This past weekend I pulled out some beautiful blue wool I got last winter. I want to make this lovely newsboy hat and hoped I already owned something suitable. Unfortunately I didn’t have anything chunky enough so I either need to go wool shopping or learn how to substitute for a different weight of yarn.
But, back to the beautiful blue wool! Unfortunately the lacey shawl pattern I’d originally chosen for the blue worsted was just not suited to the blurbs of time and level of attention I had last winter. I tore out incorrect rows a couple of times before coming to that realization. Maybe I just needed a better way of keeping track of where I was at when I set it down. I guess I’d never knitted something complex enough to have problems keeping track before… How do knitters normally do that? Or do they just have better memories than me?
The blue wool has lured me in again and, past frustration mostly faded, I’ve picked an easier pattern. This eternity scarf found on Ravelry still has a touch of lace but is much easier for me to keep track of.
My grandma taught me to knit and crochet when I was young. Last year, a decade after I last knit anything, I realize I should have tried more complex projects while she was there to help me. Also, I have this dreadful method (which I think Grandma tried to talk me out of – but I was a stubborn child with young little hands) where I basically prop my left needle against something and then my left hand is free to move the yarn around. So now I’m trying to learn to knit “correctly” so my, not so young anymore, hands don’t cramp up. The continental method seemed closer to what I currently did and, with the help of videos like this or this, I’ve managed to get a handle on knit stitches without “needle propping.” Purling properly is proving much more difficult for me though!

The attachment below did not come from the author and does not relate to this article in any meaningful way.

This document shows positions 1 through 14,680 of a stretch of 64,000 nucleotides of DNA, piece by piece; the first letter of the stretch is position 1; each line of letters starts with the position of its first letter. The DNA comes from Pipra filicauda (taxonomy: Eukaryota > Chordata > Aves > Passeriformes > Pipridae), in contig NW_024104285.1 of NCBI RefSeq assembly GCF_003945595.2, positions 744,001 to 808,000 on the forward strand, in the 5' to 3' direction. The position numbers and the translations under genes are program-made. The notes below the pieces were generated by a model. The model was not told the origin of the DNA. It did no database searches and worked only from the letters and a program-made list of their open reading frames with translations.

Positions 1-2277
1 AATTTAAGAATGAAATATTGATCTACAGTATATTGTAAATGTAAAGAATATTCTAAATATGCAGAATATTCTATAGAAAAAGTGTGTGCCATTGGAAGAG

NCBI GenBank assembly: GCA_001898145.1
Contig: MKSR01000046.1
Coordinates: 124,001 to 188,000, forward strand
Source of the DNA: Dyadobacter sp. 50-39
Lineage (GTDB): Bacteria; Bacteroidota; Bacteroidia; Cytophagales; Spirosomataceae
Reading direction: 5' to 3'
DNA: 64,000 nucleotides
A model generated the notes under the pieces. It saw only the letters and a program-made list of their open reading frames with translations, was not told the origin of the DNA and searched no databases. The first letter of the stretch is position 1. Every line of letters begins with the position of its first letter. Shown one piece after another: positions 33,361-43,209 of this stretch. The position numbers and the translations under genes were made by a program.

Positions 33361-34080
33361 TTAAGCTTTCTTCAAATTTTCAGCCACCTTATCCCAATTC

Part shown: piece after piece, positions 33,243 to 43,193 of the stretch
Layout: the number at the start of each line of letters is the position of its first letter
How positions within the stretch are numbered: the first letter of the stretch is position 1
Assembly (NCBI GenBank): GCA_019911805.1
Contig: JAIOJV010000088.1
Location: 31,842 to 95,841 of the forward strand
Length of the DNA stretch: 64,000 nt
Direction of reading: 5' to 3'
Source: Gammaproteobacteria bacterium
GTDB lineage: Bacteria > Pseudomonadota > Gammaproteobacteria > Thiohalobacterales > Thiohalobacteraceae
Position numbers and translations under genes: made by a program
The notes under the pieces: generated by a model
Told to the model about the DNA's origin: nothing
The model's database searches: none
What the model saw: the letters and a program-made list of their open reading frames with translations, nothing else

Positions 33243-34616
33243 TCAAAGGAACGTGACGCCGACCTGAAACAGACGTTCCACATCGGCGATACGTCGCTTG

I’ll continue to work on my technique but more importantly my knitting is relaxing, spent thinking back fondly on time with Grandma. I hope knitting will always remind me of those happy days. My Grandma was amazing and I’m lucky to have so many wonderful memories of her and all the things she taught me.